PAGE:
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Learning with Cases (Continued...)


CASE STUDIES IN THE CLASSROOM

Case studies are usually discussed in class, in a large group. However, sometimes, instructors may require individuals or groups of students to provide a written analysis of a case study, or make an oral presentation on the case study in the classroom.

Preparing for a Case Discussion

Unlike lecture-based teaching, the case method requires intensive preparation by the students, before each class. If a case has been assigned for discussion in the class, the student must prepare carefully and thoroughly for the case discussion.

The first step in this preparation is to read the case thoroughly. To grasp the situation described in a case study, the student will need to read it several times. The first reading of the case can be a light one, to get a broad idea of the story. The subsequent readings must be more focused, to help the student become familiar with the facts of the case, and the issues that are important in the situation being described in the case the who, what, where, why and how of the case.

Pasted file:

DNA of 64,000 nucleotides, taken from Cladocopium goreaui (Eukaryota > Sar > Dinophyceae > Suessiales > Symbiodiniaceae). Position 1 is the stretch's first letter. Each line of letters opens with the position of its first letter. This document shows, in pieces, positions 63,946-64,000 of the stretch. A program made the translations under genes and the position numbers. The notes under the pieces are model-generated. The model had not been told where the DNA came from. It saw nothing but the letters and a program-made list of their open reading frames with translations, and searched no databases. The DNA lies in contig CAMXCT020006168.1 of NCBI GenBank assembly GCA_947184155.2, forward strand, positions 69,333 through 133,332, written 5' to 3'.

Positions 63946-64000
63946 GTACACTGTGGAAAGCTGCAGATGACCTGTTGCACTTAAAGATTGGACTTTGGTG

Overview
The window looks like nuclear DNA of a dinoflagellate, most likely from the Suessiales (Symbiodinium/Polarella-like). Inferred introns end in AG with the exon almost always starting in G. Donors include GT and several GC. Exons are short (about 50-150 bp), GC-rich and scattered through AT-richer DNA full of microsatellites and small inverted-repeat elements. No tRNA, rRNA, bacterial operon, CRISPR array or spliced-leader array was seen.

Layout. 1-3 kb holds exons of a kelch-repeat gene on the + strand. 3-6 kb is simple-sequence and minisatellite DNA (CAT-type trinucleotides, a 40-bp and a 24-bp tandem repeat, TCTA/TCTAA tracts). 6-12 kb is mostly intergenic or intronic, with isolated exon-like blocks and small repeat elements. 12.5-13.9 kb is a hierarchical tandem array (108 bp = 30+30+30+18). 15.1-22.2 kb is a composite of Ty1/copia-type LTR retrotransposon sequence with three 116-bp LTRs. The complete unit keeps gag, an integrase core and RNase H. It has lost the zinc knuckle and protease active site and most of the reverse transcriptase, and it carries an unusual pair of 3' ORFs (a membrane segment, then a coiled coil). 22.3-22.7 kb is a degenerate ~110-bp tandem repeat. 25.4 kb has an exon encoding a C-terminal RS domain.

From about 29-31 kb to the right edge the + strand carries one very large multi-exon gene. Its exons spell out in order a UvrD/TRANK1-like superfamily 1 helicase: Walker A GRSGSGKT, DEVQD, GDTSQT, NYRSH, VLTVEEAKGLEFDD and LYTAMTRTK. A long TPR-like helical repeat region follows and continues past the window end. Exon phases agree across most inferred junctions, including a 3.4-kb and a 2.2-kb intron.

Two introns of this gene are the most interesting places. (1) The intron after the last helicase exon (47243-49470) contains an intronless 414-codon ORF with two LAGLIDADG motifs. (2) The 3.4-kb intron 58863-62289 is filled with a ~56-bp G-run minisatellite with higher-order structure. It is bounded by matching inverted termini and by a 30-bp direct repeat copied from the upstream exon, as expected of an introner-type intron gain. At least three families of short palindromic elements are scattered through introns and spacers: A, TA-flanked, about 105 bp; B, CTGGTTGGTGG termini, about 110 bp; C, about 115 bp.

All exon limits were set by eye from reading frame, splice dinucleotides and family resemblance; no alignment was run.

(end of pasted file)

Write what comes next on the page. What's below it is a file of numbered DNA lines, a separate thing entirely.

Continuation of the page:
However, familiarity with the facts described in the case is not enough. The student must also acquire a thorough understanding of the case situation, through a detailed analysis of the case. During the case analysis process, she must to attempt to identify the main protagonists in the case study (organizations, groups, or individuals described in the case) and their relationships.

The student must also keep in mind that different kinds of information are presented in the case study[2] . There are facts, which are verifiable from several sources. There are inferences, which represent an individual's judgment in a given situation. There is speculation, which is information which cannot be verified. There are also assumptions, which cannot be verified, and are generated during case analysis or discussion. Clearly, all these different types of information are not equally valuable for managerial decision-making. Usually, the greater your reliance on facts (rather than speculation or assumptions), the better the logic and persuasiveness of your arguments and the quality of your decisions.


[2] Michael A. Hitt, R. Duane Ireland and Robert E. Hoskisson, Strategic Management (Thomson Southwestern, 6th Edition) Civ

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